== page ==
Last week in New York, I had the opportunity to visit the Cartier Mansion on Fifth Avenue and tour their private rooms, an experience I won’t soon forget. Originally built in 1905, the landmark building is one of New York’s last remaining gilded-age mansions. It was once home to Morton Plant, who traded the building to Pierre Cartier in 1917 for a rare double-strand natural pearl necklace that caught the eye of his wife Maisie, worth 1 million dollars at the time.
The Pierre Cartier Salon.
Today, the building is home to Cartier’s American flagship store, known around the world for it’s glamorous oak-paneled salons which blend the grandeur of the gilded-age with modern sophistication. Many of the rooms are named after the Maison’s most renowned clients, like Princess Grace of Monaco, Elizabeth Taylor, and Gary Cooper, where archival illustrations hang alongside relics of the past, including drawings by Jean Cocteau, a self-portrait polaroid by Andy Warhol, and the royal warrant of Queen Alexandra of England. These rooms which reflect the Maison’s rich heritage showcase Cartier’s finest watches, home objects and haute joaillerie.
Exquisite oak paneled walls.
The Princess Grace Salon.
Drawings by Jean Cocteau.
One of the mansion's modern features is the interactive scent room, a multi-sensory experience created by Cartier's official perfumer, Mathilde Laurent that allows clients to immerse themselves in house fragrances. The adjacent room which houses fine leather goods, home decor and one-of-a-kind horlogerie is designed to making you feel as if you've stepped inside one of Cartier's signature red boxes.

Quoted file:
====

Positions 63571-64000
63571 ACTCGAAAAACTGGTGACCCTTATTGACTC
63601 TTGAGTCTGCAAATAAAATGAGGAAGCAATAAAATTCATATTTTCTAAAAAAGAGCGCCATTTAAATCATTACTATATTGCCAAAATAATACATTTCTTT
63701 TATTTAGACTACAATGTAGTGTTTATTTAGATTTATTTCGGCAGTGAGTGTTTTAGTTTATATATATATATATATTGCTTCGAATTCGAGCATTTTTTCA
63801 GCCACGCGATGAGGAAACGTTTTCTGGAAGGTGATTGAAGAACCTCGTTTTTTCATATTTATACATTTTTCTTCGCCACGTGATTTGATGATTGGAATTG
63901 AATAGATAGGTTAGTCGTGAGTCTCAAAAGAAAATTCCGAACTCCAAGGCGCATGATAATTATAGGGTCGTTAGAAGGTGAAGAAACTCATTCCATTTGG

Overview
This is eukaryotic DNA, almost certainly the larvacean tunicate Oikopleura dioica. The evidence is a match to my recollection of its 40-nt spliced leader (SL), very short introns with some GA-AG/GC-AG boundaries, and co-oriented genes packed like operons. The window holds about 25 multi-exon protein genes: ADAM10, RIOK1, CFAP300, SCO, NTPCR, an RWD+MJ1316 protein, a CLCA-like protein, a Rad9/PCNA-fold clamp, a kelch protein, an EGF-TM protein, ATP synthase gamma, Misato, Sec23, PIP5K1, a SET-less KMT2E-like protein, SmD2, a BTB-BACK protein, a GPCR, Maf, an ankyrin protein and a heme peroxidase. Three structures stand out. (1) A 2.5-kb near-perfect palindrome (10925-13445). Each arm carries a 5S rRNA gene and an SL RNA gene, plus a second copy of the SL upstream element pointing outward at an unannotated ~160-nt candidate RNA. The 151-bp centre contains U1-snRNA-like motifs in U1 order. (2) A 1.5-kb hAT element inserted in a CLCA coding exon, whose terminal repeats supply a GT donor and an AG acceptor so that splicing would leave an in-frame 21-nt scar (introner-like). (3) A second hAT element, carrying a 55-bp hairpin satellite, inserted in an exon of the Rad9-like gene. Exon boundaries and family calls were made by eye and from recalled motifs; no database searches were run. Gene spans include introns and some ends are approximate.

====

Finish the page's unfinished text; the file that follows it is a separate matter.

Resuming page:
A peek at the scent room.
The highlight of our visit was when we were lead through a secret door to the private Jeanne Toussaint Salon, upstairs on the private mezzanine. The salon, exquisitely decorated with Louis XV furniture, pays homage to Louis Cartier's legendary muse who went on to become Artistic Director of Jewelry, creating some of Cartier’s most iconic pieces, such as the Duchess of Windsor’s flamingo brooch, and Barbara Hutton's bejeweled cats. It was surreal to see her original sketches with her handwritten notes up close in all their detail.
The Jeanne Toussaint Salon.
Jeanne Toussaint's original sketches.
Before heading out, we returned to the Panthere salon for a glass of champagne, the perfect way to top off our visit.
The Panthere Salon.